The indicator rod of three-speed hubs should be adjusted when the control lever is in the normal gear position, i.e., No. 2. The small locknut above the chain is first slackened off and then the knurled wire connection is rotated so as to bring the rod into the required position.

With SW, SB, SG, AM, ASC and AC hubs the required position has been obtained when the end of the indicator rod is level with the end of the axle on the left-hand side of the hub.

With AW, AB, AG and TCW hubs it is brought into position by bringing the outer shoulder of the indicator rod level with the end of the axle on the right-hand (sprocket) side. (See B in illustrations.)

For four-speed hubs, FW, FM, FC and FG, adjustment is made when the control lever is in the low gear, i.e., No. 2 position (the one next to the bottom gear position). The locknut is slackened off and the knurled wire connection is revolved to bring the end of the indicator rod level with the end of the axle on the left-hand side. (See B in illustration.)

In all cases the locknut must be tightened again after adjustment. If the knurled wire connection cannot be turned enough to give the required adjustment of the indicator rod, the position of the fulcrum (in the case of trigger controls), or the quadrant (in the case of top tube controls) should be moved along the top tube in the required direction, so that the final adjustment may be made on the wire connection as described. At the first sign of the gear slipping in any position, the indicator adjustment must be checked


The hub bearings are adjusted by means of the cone on the left-hand side (opposite side to the sprocket) which automatically adjusts all the hub bearings. It should be adjusted so that there is a barely perceptible sideways movement of the wheel rim.

With brake hubs the left-hand cone projects through the brake plate and is fitted with a slotted adjustment washer. With a rear 'Dynohub' the left-hand cone projects through the armature and is fitted with a slotted adjustment washer. Turning the washer adjusts the cone, which must be locked again with the locknut after adjustment.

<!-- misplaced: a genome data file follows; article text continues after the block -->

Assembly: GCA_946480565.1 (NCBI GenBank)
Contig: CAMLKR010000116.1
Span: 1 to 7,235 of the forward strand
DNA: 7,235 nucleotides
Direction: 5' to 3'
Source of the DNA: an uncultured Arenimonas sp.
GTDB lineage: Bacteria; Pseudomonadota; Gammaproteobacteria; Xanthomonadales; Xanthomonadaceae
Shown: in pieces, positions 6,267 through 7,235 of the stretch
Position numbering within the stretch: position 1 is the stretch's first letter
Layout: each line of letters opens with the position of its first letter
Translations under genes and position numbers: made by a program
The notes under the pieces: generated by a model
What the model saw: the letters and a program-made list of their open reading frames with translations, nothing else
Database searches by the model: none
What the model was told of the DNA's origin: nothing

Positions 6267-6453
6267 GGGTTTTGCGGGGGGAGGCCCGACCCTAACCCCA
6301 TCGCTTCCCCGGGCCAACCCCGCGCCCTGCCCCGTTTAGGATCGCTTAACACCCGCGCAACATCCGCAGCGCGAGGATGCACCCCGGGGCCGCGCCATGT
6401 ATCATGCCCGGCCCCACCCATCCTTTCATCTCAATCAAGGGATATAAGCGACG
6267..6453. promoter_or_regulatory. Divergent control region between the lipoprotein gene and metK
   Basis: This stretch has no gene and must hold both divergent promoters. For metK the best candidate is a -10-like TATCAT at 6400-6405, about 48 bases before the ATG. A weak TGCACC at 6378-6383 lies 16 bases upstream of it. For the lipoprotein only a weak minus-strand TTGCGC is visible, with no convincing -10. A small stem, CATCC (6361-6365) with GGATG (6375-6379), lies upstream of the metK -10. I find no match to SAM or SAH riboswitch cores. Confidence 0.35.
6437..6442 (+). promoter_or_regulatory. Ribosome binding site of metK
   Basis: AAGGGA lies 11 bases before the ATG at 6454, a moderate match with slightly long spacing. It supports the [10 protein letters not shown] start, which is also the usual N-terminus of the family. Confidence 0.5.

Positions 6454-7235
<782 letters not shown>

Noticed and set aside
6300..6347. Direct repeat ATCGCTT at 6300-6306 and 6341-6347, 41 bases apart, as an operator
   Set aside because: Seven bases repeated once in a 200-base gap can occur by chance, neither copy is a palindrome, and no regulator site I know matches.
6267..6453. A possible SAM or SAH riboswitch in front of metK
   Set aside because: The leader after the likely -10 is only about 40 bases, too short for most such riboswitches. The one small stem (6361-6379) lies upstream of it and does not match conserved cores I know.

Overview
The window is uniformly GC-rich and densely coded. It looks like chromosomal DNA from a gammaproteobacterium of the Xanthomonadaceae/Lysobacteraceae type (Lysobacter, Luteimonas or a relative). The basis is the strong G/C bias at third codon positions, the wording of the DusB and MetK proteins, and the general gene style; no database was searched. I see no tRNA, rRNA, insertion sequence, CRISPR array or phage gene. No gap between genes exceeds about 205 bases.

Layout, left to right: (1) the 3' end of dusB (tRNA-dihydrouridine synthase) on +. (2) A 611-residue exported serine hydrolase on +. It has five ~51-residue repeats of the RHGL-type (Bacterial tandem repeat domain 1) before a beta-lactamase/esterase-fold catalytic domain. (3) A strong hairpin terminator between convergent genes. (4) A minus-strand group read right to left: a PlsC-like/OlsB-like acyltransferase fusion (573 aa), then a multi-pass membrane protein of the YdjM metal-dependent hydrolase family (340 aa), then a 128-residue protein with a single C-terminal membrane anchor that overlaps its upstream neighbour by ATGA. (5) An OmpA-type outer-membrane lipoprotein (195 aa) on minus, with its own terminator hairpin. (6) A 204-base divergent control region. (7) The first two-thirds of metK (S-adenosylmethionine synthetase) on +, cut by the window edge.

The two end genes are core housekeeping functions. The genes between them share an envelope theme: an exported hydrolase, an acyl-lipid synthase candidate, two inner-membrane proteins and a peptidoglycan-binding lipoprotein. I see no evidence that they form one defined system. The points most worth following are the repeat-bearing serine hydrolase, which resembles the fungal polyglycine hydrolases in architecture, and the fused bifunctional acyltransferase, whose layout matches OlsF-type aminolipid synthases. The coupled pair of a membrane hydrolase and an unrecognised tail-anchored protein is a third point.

When a dynamo is incorporated in the hub the pull of the magnet disguises the adjustment and if this point is not kept in mind the wheel may be over-tightened and the ball races damaged. The position of the armature terminals should be carefully located before the cone locknut is finally tightened.

For all hubs fitted to roadster cycles, the terminals should be parallel to one of the flats on the end of the axle but with forward drop-out lugs they should be turned clockwise through 30° away from a position parallel with the flats.

GH6 lighting sets should have the terminals parallel with the axle flats. The notched washer has not been fitted to GH6 hubs since 1954 when the adjusting cone was transferred to the side away from the 'Dynohub'.

Before spinning a wheel to test the output of the 'Dynohub', ensure that the axle nuts are tight, otherwise the terminals may foul the front fork and be damaged if the axle revolves.

The right-hand cone (on the sprocket side) is fixed in position when the hub is assembled and must not be disturbed for wheel adjustment in the normal way. When re-assembling the hub after dismantling for inspection or repair, the right-hand cone should be screwed home until it is finger-tight, then unscrewed half a turn and finally locked with the special lockwasher and locknut. On no account should it be unscrewed more than half a turn as this will upset the setting of the gears. Wheel adjustment is then made in the normal way with the left-hand cone. If the right-hand cone races are being inspected without removing the internals from the hub shell, the left-hand cone must first be screwed well back so that it does not interfere with the re-setting of the righthand cone.


When brakes are new they may have to be adjusted frequently (until the shoes have become properly bedded in).

With cable-operated brakes the small locknut (A in the diagram) is first slackened off and then the knurled adjuster (B in diagram) is tightened until the brake shoes are felt to be rubbing on the inner surface of the hub shell. The adjuster is then slackened just enough to allow the wheel to revolve without friction, and the locknut is tightened up again.

With rod-operated brakes the adjuster (C in the diagram) is turned until the brake shoes rub on the inside of the drum, and then slackened off just enough to allow the wheel to revolve without friction. The adjuster is self-locking This is the only point at which the brake should be adjusted. The handlebar brake tubes are only provided to allow up-and-down adjustment of the handlebars.

Back to Sturmey stuff